Ronald Koeman has just 90 minutes left to hone his side before the new Premier League season kicks off – but even now he must have more questions than answers in his mind.

The new Saints boss has already made a positive impact on the club in his short time in charge, and has one final chance to work on a few things as Bayer Leverkusen visit St Mary’s tomorrow.

But with so much still up in the air in regards to transfers, it is very much a case of Koeman making the very best of what he’s got at the moment, rather than producing a finished product.

In a summer of change at St Mary’s, where a manager and a host of first team players have departed, and replacements arrived in instalments, there is still much work to do.

Saints chairman Ralph Krueger admitted as much in his Daily Echo interview this week.

His message was to judge the actions of the club and where they are come September 1, the close of the transfer window.

That rather underlines the challenge currently facing Koeman.

Obviously Saints will be working hard to bring in his desired targets as soon as possible, but with time still available to get deals done, and lots of moves yet to take place across the footballing world in a summer where things have been held up by the World Cup, it might not happen desperately quickly.

Therefore, Koeman knows he has to prepare the players currently at his disposal for Liverpool next weekend, and possibly make the assumption that is all he might have for the first few fixtures.

All the while, though, he will also be aware that things at Saints are going to change further, and transfer developments could well happen, potentially in both directions.

What has been encouraging thus far in pre-season is that Koeman has shown himself to be masterful at doing just that.

You can argue all you like over whether the quality in the squad is sufficient for where Saints wish to be in the Premier League, but much of that is actually out of Koeman’s hands.

He is not the one signing contracts and negotiating fees.

He is not the one who is doing deals for players to come and go.

His input is, of course, valuable, but ultimately he is the manager, and nowadays that means more of a coach with others taking care of the intricacies of transfer dealings.

Therefore Koeman can only focus on what is in front of him, what is at his disposal, and it’s that which has been so impressive.

Saints fans will get their first chance to see what he’s doing at St Mary’s tomorrow.

So far Saints have looked very efficient in their pre-season fixtures.

The team is obviously adapting and evolving as they learn more of what their new manager wants from them, but the foundations have looked solid.

As you might expect from a man who was a commanding centre half, he has looked to build from the back.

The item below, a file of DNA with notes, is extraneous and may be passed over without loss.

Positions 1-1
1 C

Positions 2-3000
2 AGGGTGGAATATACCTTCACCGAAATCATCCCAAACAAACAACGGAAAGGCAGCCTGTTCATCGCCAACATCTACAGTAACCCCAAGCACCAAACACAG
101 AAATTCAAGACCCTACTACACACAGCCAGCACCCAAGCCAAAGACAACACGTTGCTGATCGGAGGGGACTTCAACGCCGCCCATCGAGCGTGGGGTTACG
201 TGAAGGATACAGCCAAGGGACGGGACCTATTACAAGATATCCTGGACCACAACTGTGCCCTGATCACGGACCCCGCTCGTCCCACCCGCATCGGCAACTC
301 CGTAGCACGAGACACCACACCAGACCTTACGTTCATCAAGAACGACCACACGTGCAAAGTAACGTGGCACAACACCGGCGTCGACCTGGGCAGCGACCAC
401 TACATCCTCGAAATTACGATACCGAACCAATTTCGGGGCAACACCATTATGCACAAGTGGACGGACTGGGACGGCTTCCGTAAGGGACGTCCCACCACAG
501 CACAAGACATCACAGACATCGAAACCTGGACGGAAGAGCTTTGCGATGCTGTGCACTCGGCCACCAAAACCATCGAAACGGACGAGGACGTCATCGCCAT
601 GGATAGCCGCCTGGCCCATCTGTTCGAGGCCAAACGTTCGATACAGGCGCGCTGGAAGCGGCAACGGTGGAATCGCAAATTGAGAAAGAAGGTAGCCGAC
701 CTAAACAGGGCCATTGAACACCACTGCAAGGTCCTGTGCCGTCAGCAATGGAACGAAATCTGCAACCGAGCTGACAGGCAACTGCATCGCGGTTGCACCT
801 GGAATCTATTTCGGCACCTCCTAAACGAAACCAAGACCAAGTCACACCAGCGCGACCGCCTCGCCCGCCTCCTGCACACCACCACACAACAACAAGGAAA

Saints have seemed a well-drilled and well-organised outfit.

They may not have faced the very stiffest of opposition so far this summer, certainly a long way short of what they will encounter in their opening day fixture at Anfield, but they have handled everything put in front of them with relative ease.

It has been a change in style from what we saw under Mauricio Pochettino last season.

One of the areas most badly hit this summer has been the attack.

With Rickie Lambert and Adam Lallana both going, and Jay Rodriguez sidelined through injury, there has been a lack of flair.

Dusan Tadic will provide some of that as he settles in, and undoubtedly it’s where new signings will also come into the equation.

It’s not been such an expansive and expressive Saints team, albeit they have done well in finding width, via the wide players and the full backs linking up.

It’s early days but right now your main concern would be finding the necessary number of goals.

But, that said, you don’t need to score a hatful to win a game of football.

If you build on strong enough foundations, one can be enough.

We saw Gordon Strachan produce Saints’ most successful season of the modern era – an eighth-placed finish and an FA Cup final appearance – building on exactly that mantra.

That season Saints were not a great team to watch for the neutral. In fact, at times, they were positively dull.

But, boy, were they ruthlessly efficient, so well-drilled and well-organised, so hard working, every player knowing his job, and then that little extra sprinkle of quality meant they were able to grind out results.

There were a lot of 1-0 wins, and they bring exactly the same number of points as a 4-1 victory does.

We cannot label Koeman’s Saints in any particular way just yet, as there is still a long to go.

But tomorrow will provide an interesting glimpse as to where they are at the moment, even if that particular insight is probably not going to reflect where they will be in just a few weeks’ time.